Accepting the New Me
By Margaret Robertson
My struggle with CFIDS began eight years ago with what I
believed was a bad case of the flu. After about six weeks of battling flu-like
symptoms I felt better. A year later the flu returned with a vengeance.
Over the course of the next few years the symptoms would
intermittently return, so I finally visited my internal medicine doctor for a
checkup. After administering a few tests the doctor said I was fine. I knew that
wasnít true, so I changed my primary care physician and began the process of
visiting numerous doctors and having tests done. I went from rheumatologist to
cardiologist, from neurologist to urologist. I was tested for lupus, Lyme
disease, thyroid problems, diabetes, rheumatoid arthritis and multiple
sclerosis. All of the tests came back normal, and I was told there was nothing
wrong. Antidepressants were suggested and tried, but there was no improvement in
my condition. I also received a great deal of advice from well-meaning family
and friends who thought I should get out more, push harder and try not to think
about myself so much.
My symptoms are extreme fatigue, weakness, night sweats,
swollen and sore lymph glands, faintness and occasional headaches. The least bit
of exertion leaves me totally drained, and rest doesnít restore my energy.
During the search for a diagnosis I dealt with other health problems as well,
including two cataract surgeries, gall bladder surgery and shingles.
In the third year of my illness I became
desperate for a diagnosis and made an appointment with a doctor at
. After waiting months for an
appointment, I saw a very nice doctor who examined me and did a large amount of
blood work. On my return visit the doctor informed me that I had tested positive
for Epstein-Barr virus, which in turn had caused me to have chronic fatigue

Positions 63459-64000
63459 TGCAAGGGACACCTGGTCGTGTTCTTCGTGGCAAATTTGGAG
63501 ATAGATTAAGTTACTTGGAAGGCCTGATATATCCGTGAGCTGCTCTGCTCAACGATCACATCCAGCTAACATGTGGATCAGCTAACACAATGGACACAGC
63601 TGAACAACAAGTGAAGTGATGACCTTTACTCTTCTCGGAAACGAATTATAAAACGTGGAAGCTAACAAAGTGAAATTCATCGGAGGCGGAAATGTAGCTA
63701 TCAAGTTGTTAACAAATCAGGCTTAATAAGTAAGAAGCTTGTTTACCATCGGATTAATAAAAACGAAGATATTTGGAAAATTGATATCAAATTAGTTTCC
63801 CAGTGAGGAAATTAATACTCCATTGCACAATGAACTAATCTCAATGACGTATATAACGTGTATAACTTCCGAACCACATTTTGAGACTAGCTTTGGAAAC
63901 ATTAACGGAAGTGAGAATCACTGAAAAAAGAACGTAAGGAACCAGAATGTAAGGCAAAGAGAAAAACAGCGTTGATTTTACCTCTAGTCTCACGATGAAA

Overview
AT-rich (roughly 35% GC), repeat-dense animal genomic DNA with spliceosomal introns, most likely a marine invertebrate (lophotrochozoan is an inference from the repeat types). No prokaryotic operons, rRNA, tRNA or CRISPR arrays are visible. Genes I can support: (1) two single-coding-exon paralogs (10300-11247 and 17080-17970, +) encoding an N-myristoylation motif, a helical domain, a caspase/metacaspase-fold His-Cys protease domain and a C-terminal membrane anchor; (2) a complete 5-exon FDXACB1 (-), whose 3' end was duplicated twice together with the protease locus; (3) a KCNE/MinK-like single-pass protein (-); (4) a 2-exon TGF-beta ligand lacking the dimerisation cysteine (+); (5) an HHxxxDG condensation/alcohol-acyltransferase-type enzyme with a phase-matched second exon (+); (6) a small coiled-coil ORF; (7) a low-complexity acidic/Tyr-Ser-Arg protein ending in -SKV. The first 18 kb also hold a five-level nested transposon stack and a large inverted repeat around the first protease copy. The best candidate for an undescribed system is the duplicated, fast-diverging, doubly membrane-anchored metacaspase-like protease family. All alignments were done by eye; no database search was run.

syndrome. He felt that I was recovering and would eventually be alright.
Although it was a great relief to have a diagnosis, the doctorís prediction that
I would recover was incorrect.
My life has changed drastically. The hardest part of this
illness has been accepting that I am a semi-invalid. I cannot do the things I
used to do and would still like to do. I went from being an active person with
many hobbies and interests to someone who seldom drives a car, barely manages to
grocery shop and infrequently attends church. The days of luncheons and club
meetings with friends or shopping at the mall are rare. For the first few years
the ďspellsĒ would go into remission, and I could be more active. Then without
warning I would become too tired and weak to leave the house. When I first
became ill my husband was retiring and we looked forward to traveling.
Since then many trips have been planned, but we usually end up unpacking our
bags because Iím too ill to travel. My husband is very supportive and heís
helpful with heavy housework and shopping when necessary. I get dressed every
day, manage to prepare our meals and do laundry, but it takes a great deal of
effort to accomplish these tasks. I am an avid reader, which helps fill my time.
I also enjoy painting, but sitting at an easel is extremely tiring.
Unfortunately my friends tend to forget that I would enjoy
their visits and phone calls, and that Iíd like to keep up-to-date about whatís
happening in their lives. This illness is difficult for them to understand since
I look well when they happen to see me at the grocery store. They just donít
realize that Iíll spend the rest of the day in bed recovering from that short
trip to the market.
CFIDS is an illness I donít understand either. Iím always
hoping that tomorrow Iíll feel better and that Iíll be able to do more. In the
brief times I do have more energy, I overdo it by trying to catch up on those
things that have been left undone. Iím fortunate to have a supportive family.
And Iím grateful that this illness didnít strike when my children were young and
needed me the most.
I am 73 years old now, and I know I probably wonít make much
of a recovery. Even so, I do hope that research will be done to find a cause and
a cure for CFIDS in time to help so many others who are suffering the effects of
this terrible illness.